Three different narratives (maybe four) are artificially twisted into one movie for no apparent purpose, resulting in a movie that has spectacular moments but grows tiring over the course of 143 minutes.
Babel wears you down with its unrelenting take on modern life. American woman gets shot in Morocco … will she die? Will her husband be able to save his wife and their marriage? A Latina woman living in the States for sixteen years gets caught by border police … she's done nothing wrong, but she's an illegal, so she gets deported. Oh, and she's a nanny who loves her two cute charges, and she'll never see them again, plus her crazy nephew leaves the three of them in the middle of the desert, where they almost die. A deaf Japanese teenager is horny, and humiliates herself in a quest for someone who will love her. Oh, and her mother blew her brains out. Oh, and the American woman was shot accidentally by a young boy. Who was playing with a rifle that his father bought from a friend. Who got the rifle from … the father of the teenager.
Hey, I told you there were spoilers. The connections between the various stories are bogus, and there's really no reason why this wasn't three different movies. Well, I guess we're supposed to think about the old "a pebble in a pond here makes something happen there so we're all part of the same universe" thing, which isn't v.profound. The individual stories are of varying quality … none are bad, but your interest in them will differ depending on your own tastes (I liked the teenager's story the best, as usual, and the Americans' story least). The photography is superb, and some good acting is scattered throughout the film (two of the women got Supporting Actress noms). But it's much ado about nothing, in the end. You know how sometimes an actor will get a real curtain-chewing role, and they'll play it to the hilt and get an Oscar nomination because of how well they show off? This movie has an equivalent in its editing. Yep, it's amazing … you can't not notice is, that's for sure. It's a perfect match for Bette Davis in Whatever Happened to Baby Jane … you show off, you get nominated, everyone is impressed, but so what?
All of the above makes it sound as if I disliked Babel, when in fact I thought it was pretty good. I can't say I was disappointed, because I managed to stay unspoiled about it and so had no expectations one way or another. But I liked how it started, loved certain parts, and nonetheless was ready for it to be over long before the actual ending finally strolled by me on the screen. A movie that starts crappy but picks up steam often seems better than it really is, because we leave the theater on a high. Babel seems worse than it is, because when you finally realize there's no there there, the movie still has half an hour to go.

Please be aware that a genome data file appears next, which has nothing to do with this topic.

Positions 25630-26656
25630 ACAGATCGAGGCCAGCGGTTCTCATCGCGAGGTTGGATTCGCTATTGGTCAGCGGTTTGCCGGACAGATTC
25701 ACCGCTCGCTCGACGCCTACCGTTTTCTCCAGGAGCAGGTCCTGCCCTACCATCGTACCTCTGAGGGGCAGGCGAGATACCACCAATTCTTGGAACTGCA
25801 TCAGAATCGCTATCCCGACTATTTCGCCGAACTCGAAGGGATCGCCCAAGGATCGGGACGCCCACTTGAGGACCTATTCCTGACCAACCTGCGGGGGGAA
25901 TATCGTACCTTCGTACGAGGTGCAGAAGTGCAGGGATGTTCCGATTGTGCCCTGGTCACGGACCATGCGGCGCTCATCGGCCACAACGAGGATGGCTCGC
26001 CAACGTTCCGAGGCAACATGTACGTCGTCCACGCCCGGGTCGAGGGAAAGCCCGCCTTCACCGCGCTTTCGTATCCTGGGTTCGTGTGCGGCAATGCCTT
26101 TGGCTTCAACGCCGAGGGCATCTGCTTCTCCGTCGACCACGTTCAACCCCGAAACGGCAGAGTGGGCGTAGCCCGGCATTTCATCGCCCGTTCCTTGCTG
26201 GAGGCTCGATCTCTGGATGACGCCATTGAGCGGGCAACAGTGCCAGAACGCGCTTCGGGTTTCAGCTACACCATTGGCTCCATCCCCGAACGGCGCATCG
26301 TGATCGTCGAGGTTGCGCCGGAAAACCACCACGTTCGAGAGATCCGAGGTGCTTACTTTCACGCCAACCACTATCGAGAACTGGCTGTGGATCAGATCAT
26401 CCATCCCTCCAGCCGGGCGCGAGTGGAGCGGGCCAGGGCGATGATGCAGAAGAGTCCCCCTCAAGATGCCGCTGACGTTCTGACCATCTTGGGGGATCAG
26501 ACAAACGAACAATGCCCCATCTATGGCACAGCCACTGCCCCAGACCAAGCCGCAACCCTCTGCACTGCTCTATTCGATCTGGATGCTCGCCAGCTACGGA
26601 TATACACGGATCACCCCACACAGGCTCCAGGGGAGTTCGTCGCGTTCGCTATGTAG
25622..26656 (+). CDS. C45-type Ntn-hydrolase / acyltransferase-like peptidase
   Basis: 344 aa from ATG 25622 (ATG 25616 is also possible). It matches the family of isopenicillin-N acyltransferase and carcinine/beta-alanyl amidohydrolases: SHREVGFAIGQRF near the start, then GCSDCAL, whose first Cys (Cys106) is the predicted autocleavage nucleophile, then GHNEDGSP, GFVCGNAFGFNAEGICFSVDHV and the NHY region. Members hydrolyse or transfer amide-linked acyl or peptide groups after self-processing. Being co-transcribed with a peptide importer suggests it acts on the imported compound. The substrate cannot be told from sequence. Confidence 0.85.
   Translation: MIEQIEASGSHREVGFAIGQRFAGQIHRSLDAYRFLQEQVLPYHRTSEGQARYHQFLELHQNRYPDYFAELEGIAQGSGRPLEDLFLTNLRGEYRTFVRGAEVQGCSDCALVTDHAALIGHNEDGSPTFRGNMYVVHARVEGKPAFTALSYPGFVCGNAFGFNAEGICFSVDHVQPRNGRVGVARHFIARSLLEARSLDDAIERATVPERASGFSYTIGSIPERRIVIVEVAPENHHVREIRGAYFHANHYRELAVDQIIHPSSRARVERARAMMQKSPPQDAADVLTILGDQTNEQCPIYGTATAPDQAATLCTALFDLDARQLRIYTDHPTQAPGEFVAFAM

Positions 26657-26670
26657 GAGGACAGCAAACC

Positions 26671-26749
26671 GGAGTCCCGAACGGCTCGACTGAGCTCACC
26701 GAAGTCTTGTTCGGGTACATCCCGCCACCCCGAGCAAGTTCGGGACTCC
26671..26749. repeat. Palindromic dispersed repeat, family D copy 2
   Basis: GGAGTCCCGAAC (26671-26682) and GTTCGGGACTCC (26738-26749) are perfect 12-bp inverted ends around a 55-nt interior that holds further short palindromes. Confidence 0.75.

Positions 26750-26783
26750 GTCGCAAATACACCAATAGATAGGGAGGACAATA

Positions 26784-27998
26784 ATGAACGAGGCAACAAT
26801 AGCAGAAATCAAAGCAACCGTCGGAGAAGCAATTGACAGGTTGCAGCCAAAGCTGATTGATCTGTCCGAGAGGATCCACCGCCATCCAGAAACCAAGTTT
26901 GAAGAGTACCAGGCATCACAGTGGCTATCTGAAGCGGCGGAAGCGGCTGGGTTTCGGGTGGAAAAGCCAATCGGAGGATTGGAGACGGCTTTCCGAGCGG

To the nominations, of which there are seven. Best editing, obviously (although nothing for cinematography, which I thought was better). Best original score, which I guess it was OK because I didn't notice it, but since I didn't notice it, I don't imagine it's Oscar-worthy. Best original screenplay … if you want to know what I thought, just read the above, it's clever and showy and ultimately a bit unsatisfying.
Two women got Best Supporting Actress nominations, Adriana Barraza as the nanny, and Rinko Kikuchi as the teenager. They were the best thing about Babel, and I suppose I'd choose Kikuchi over Barraza because her humiliations required some brave acting (not that Barraza was bad). I've seen all five noms in this category. Jennifer Hudson will probably win, and she was fine, but I'd vote for either Kikuchi or for Cate Blanchett in Notes on a Scandal. (Blanchett plays the wounded American in Babel, and is wasted.)
Alejandro González Iñárritu is up for Best Director, and I have the same problems here as I do with most of the movie … it's impressive, but a bit empty. I've seen all five in this category as well, and would choose either Clint Eastwood or Martin Scorsese. Either would be a good choice, although I admit I think Eastwood is far too highly regarded so it wouldn't break my heart if he lost.
Finally, there's Best Picture. Babel shouldn't win. Of the nominated films, I'd go once again with Eastwood's Letters from Iwo Jima and Scorsese's The Departed. Both would be decent choices … I don't think either will be considered part of the canon fifty years from now, but that's irrelevant. I've seen at least two movies that were better than all the Best Picture nominees, BTW.
Since I've now seen all of the Best Picture nominees, it's worth looking one more time at my ratings thus far for 2006 films I have seen:
9 on a scale of 10 (note that neither of these films got a Best Picture nod):
Dave Chappelle's Block Party
Children of Men
8 (two of these movies got zero nominations):
An Inconvenient Truth
Letters from Iwo Jima
A Scanner Darkly
When the Levees Broke: A Requiem in Four Acts (admittedly a TV movie)
Flags of Our Fathers
Notes on a Scandal
The Devil Wears Prada
Little Miss Sunshine
X-Men: The Last Stand
Pirates of the Caribbean: Dead Man's Chest
Still to come are The Black Dahlia and The Prestige, which will probably be the last Oscar Run movies, and nine of the ten nominated live-action and animated short films (I've seen two, have seven more to watch, one I can't find anywhere).